I just finished watching Steve James’ superb documentary Life Itself, about the life and career of film critic Roger Ebert, who died last year. As the closing credits started to role, my eyes began to well up with tears. Within a few moments, I was crying harder than I have in many years. But they weren’t necessarily tears of sadness, but seemed to be a mixture of emotion. That’s the kind of film this is; it is happy, funny, mournful, fatalistic, and hopeful.
In fact, one could say that the crowning achievement of James’ film is how effectively it captures not merely Roger Ebert’s life, but, as the title would imply, life itself. As we each go on our own journey, we’ll have ups and downs, successes and failures, love and loss; all as we move inevitably towards our own end. Of course, as Christians, we don’t believe that death is indeed the end, but that doesn’t mean we’re not sad when we lose somebody, or that others won’t be sad when we depart this world ourselves.
When Ebert passed away in 2013, few people were shocked, as he had been wrestling with cancer for a number of years by then. However, it still seemed like a surprise. Perhaps because, for generations of film fans, Roger Ebert was the gold standard of film criticism, the man that managed to invite everybody into his own love of film. I was most certainly one of these people, eager to read his thoughts on every new movie. Of course, I didn’t necessarily agree with him all the time- and, actually, less and less as I got older- but I always respected his point of view and his passion for film.
It wasn’t just Ebert, though. For many years, he had a partner named Gene Siskel. Together, they made film criticism mainstream. A bit too accessible, some would say, but undeniably popular. As I watched Life Itself, I was pleasantly surprised to see that there was quite a bit of time spent on Siskel. This made sense, as his partnership with Ebert is what catapulted both of them to fame and fortune, but the film goes deeper than that. Siskel passed away fifteen years ago, and the way that he conducted himself in his last days seemed to really impact Ebert and cause him to reflect on how he wanted to go out when the time came.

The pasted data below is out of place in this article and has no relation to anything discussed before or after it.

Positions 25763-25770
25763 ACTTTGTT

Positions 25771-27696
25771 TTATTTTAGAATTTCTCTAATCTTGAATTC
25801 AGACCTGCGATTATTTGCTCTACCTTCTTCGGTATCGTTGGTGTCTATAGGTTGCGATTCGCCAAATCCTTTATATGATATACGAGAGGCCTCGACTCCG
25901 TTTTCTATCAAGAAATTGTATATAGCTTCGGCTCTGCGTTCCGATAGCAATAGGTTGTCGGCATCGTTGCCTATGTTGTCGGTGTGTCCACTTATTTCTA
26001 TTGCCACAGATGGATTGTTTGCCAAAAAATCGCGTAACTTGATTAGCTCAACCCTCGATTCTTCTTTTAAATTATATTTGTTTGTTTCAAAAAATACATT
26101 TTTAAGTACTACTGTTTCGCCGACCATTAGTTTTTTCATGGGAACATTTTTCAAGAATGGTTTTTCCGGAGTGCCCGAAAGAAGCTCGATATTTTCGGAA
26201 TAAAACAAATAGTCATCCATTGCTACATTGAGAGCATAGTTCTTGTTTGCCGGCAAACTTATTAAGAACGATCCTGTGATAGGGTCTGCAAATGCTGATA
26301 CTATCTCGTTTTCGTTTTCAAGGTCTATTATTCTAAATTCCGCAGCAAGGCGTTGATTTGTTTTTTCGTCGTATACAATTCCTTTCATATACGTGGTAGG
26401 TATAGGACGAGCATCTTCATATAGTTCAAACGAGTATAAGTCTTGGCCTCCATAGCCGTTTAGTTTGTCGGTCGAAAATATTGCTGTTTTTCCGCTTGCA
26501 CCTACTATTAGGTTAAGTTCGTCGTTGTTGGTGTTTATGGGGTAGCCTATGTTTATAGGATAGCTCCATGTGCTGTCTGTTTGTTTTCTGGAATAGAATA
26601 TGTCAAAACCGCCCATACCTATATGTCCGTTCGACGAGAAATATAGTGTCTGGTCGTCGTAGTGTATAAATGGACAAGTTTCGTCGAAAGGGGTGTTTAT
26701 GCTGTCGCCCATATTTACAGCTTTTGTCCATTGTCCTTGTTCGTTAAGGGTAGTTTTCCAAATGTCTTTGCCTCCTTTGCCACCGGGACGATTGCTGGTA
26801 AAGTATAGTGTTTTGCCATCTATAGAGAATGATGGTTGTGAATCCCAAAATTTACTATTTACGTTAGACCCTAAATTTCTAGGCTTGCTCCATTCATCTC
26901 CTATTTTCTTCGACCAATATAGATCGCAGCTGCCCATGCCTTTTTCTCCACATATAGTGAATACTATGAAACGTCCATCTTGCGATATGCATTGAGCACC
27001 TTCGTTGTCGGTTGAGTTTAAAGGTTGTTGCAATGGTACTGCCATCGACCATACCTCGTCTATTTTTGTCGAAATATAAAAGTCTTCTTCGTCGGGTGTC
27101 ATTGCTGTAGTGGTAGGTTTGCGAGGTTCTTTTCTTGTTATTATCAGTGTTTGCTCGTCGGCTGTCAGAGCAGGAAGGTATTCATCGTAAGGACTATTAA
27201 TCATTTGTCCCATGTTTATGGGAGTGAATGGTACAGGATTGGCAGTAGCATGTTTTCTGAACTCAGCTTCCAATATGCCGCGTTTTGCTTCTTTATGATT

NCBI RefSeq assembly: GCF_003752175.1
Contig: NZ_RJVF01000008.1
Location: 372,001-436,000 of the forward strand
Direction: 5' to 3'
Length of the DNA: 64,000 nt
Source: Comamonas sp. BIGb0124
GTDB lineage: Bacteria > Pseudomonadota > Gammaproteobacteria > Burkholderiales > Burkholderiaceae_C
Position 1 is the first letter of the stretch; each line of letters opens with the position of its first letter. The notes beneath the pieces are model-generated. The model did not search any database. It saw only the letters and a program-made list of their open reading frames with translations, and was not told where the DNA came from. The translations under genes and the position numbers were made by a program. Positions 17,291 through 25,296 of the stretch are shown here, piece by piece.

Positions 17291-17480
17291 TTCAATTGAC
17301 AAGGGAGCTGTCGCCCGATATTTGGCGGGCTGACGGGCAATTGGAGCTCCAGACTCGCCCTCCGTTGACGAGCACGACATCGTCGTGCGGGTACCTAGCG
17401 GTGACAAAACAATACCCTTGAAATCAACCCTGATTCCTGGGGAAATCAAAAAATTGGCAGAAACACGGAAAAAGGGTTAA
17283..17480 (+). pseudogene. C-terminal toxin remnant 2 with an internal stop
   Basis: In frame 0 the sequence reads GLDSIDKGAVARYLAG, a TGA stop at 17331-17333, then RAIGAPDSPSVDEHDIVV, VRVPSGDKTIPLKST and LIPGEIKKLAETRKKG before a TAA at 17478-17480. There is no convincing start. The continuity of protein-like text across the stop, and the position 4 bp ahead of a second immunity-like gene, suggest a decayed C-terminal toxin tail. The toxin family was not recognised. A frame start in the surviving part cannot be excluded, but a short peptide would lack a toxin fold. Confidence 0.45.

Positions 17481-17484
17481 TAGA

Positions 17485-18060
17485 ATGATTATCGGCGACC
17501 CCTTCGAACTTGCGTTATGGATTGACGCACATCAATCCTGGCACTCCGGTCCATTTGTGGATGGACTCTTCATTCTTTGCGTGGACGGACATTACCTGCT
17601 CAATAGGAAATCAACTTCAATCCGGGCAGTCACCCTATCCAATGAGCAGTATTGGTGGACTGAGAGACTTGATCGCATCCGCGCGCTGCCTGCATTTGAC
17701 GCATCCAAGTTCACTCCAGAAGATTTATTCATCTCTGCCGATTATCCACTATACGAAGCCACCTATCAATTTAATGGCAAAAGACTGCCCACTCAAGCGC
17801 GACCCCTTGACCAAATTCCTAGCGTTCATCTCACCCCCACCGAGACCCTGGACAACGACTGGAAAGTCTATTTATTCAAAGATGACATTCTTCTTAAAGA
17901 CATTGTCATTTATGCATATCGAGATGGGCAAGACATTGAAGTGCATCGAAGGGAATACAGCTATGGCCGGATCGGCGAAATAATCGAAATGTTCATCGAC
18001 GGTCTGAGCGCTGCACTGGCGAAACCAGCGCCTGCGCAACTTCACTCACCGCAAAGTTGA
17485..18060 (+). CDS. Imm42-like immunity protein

That is what death can do: cause us to reassess. We look at the lives of those that have gone, and look at the impact they made on us. It’s only a matter of time, though, before we start to wonder about ourselves. What choices have we made? What have we learned from those that have gone before? And what will we pass on to those that know us?
These questions rattled around in my brain for a moment before certain things started to really come together. I had been watching Siskel & Ebert ever since I was a little kid. It indeed helped me to appreciate film in a whole new way. But, of course, I hadn’t discovered the show on my own; why would a little kid tune into a movie review show? No, I was brought in by my father. He and I would regularly watch the show on Sunday afternoons. It was an enjoyable time, in which I was able to spend time with my dad and learn about film, both in what Siskel and Ebert were saying, but also in how my dad was responding.
In many ways, it was like a four-person conversation. Well, more like three people, and a little kid just happy to get a seat at the table. It was fun and fascinating. But now, years later, all three of those men are gone and I’m the only one left. And I’m alone.
A depressing thought. Except that it’s not actually true. The neat thing about critics is that, though they can be brilliant and meaningful, they aren’t trying to call attention to themselves. It is about the art first; they are merely a signpost pointing you in the direction of wonderful, engaging works of art. Their goal is to celebrate it, and to help you to celebrate it, too. And as they spend their lives exploring their passion, they become a part of that larger thing; a thing that will never actually die.
So, as much as I might mourn the loss of Gene Siskel or Roger Ebert or my father- three important men in my development as a film fan- I am still left with the thing that united all of us in the first place: movies. Roger Ebert loved movies and did his best to champion them as the works of art they truly are. And I’m sure he would be the first to scoff at my feeling of aimlessness. These men may have played their parts in my love of film and told me where to look, but it was film itself that held my attention and never let go. The passion is what lives on, as does the thing causing the passion.
Earlier I mentioned the perspective that comes with knowing that our lives are going to end. This is a sad thing, but does not have to be ultimately sad for Christians. Much like Ebert’s love of film, we will continue on in our faith in God and His everlasting love and redemption. This fact can be a comfort to be sure, but it can also give us the proper outlook on life itself. Much like the critic points people towards great art, we can, in word and deed, direct others to the Truth; the Truth that brings everlasting hope and life.
Roger Ebert lived a pretty great life and devoted it to something larger than himself. And his memory will live on in the hearts of those that were inspired by his devotion to that thing. And it is a thing that I find tremendously important and meaningful. But even it will pass away. Life Itself is a moving tribute to a great man, but it is also a reminder that the best life is one devoted to passion and conviction. And, as wonderful as movies are, they can’t hold a candle to the love of God, who welcomes us into His own story; one that will last forever.